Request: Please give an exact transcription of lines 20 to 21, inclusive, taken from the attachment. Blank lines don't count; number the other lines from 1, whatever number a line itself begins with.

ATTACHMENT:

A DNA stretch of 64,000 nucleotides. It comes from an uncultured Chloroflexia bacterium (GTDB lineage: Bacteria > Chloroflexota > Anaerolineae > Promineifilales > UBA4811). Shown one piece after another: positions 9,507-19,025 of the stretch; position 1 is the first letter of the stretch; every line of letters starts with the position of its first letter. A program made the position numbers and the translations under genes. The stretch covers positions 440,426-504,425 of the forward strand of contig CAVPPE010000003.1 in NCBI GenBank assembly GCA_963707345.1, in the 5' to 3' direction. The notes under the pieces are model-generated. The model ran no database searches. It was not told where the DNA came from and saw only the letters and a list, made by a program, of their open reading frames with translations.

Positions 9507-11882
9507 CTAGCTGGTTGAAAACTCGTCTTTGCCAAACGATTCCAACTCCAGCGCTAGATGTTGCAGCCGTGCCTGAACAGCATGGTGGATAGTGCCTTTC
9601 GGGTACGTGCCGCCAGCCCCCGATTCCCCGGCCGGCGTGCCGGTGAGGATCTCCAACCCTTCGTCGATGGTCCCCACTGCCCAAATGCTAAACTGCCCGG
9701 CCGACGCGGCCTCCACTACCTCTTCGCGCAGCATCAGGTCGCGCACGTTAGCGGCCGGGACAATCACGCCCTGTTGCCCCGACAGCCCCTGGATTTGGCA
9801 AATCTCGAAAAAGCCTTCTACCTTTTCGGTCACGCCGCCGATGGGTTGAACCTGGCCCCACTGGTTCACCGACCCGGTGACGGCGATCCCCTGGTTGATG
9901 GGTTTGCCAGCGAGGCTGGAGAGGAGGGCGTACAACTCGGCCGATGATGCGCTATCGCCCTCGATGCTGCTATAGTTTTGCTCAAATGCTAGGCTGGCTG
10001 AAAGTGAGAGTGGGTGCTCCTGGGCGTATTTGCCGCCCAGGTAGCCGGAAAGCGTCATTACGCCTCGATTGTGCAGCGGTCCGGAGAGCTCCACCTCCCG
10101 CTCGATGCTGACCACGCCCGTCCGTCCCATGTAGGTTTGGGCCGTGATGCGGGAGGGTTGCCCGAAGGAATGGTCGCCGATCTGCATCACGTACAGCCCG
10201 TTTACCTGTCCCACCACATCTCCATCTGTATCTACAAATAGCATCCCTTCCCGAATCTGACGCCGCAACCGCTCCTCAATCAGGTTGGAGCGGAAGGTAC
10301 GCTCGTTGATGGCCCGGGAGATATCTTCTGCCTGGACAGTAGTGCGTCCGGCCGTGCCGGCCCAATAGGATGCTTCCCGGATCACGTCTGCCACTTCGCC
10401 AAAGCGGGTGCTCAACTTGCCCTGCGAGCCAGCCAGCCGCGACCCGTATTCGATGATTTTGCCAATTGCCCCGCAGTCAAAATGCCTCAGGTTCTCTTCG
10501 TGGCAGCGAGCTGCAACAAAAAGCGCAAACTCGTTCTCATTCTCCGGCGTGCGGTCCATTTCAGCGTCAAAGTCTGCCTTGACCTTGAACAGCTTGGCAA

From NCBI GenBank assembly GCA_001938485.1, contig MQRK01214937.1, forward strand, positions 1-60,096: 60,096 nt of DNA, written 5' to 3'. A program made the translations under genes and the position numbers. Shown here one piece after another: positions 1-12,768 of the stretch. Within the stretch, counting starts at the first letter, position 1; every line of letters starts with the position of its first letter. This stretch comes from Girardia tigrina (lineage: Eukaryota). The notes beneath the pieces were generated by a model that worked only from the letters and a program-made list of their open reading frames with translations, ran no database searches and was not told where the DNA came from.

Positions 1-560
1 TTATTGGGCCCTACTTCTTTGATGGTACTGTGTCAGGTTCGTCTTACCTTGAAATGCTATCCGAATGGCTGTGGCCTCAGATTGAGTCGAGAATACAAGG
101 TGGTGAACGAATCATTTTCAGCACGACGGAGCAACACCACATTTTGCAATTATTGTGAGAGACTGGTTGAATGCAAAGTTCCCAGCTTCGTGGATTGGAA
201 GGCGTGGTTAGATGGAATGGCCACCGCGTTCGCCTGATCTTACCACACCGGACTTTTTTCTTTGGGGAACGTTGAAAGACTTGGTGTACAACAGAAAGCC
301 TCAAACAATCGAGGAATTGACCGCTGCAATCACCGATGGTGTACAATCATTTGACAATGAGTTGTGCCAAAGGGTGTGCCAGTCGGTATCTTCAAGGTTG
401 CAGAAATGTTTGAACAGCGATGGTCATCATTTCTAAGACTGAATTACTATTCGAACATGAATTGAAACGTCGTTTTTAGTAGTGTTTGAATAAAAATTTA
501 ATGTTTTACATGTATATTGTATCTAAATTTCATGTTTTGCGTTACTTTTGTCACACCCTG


401 CAGAAATGTTTGAACAGCGATGGTCATCATTTCTAAGACTGAATTACTATTCGAACATGAATTGAAACGTCGTTTTTAGTAGTGTTTGAATAAAAATTTA
501 ATGTTTTACATGTATATTGTATCTAAATTTCATGTTTTGCGTTACTTTTGTCACACCCTG